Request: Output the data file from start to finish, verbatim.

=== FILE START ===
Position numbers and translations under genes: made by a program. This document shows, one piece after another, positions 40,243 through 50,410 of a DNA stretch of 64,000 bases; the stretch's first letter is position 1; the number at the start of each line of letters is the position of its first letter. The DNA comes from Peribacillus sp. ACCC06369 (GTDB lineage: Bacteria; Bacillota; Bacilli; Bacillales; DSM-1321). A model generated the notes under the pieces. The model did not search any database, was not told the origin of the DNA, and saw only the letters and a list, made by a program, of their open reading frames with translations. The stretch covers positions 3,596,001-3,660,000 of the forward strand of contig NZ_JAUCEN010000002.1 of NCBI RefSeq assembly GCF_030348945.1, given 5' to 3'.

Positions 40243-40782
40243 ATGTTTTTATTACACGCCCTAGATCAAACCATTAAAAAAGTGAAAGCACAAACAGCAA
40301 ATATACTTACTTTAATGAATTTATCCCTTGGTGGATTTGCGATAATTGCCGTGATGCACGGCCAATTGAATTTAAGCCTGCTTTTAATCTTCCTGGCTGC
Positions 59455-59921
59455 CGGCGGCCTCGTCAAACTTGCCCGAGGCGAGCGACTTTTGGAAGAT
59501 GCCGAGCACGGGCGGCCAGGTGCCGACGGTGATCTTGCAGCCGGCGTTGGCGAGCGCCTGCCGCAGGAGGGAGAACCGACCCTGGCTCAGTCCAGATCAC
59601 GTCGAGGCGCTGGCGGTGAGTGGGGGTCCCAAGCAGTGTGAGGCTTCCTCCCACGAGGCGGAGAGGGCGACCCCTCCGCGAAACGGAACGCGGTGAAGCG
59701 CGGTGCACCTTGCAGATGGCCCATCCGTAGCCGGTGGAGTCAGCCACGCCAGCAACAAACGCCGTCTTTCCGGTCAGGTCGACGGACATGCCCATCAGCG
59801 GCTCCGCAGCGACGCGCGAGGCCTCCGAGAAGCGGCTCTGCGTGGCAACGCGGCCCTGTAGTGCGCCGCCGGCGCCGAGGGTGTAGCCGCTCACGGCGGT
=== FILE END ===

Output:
Position numbers and translations under genes: made by a program. This document shows, one piece after another, positions 40,243 through 50,410 of a DNA stretch of 64,000 bases; the stretch's first letter is position 1; the number at the start of each line of letters is the position of its first letter. The DNA comes from Peribacillus sp. ACCC06369 (GTDB lineage: Bacteria; Bacillota; Bacilli; Bacillales; DSM-1321). A model generated the notes under the pieces. The model did not search any database, was not told the origin of the DNA, and saw only the letters and a list, made by a program, of their open reading frames with translations. The stretch covers positions 3,596,001-3,660,000 of the forward strand of contig NZ_JAUCEN010000002.1 of NCBI RefSeq assembly GCF_030348945.1, given 5' to 3'.

Positions 40243-40782
40243 ATGTTTTTATTACACGCCCTAGATCAAACCATTAAAAAAGTGAAAGCACAAACAGCAA
40301 ATATACTTACTTTAATGAATTTATCCCTTGGTGGATTTGCGATAATTGCCGTGATGCACGGCCAATTGAATTTAAGCCTGCTTTTAATCTTCCTGGCTGC
Positions 59455-59921
59455 CGGCGGCCTCGTCAAACTTGCCCGAGGCGAGCGACTTTTGGAAGAT
59501 GCCGAGCACGGGCGGCCAGGTGCCGACGGTGATCTTGCAGCCGGCGTTGGCGAGCGCCTGCCGCAGGAGGGAGAACCGACCCTGGCTCAGTCCAGATCAC
59601 GTCGAGGCGCTGGCGGTGAGTGGGGGTCCCAAGCAGTGTGAGGCTTCCTCCCACGAGGCGGAGAGGGCGACCCCTCCGCGAAACGGAACGCGGTGAAGCG
59701 CGGTGCACCTTGCAGATGGCCCATCCGTAGCCGGTGGAGTCAGCCACGCCAGCAACAAACGCCGTCTTTCCGGTCAGGTCGACGGACATGCCCATCAGCG
59801 GCTCCGCAGCGACGCGCGAGGCCTCCGAGAAGCGGCTCTGCGTGGCAACGCGGCCCTGTAGTGCGCCGCCGGCGCCGAGGGTGTAGCCGCTCACGGCGGT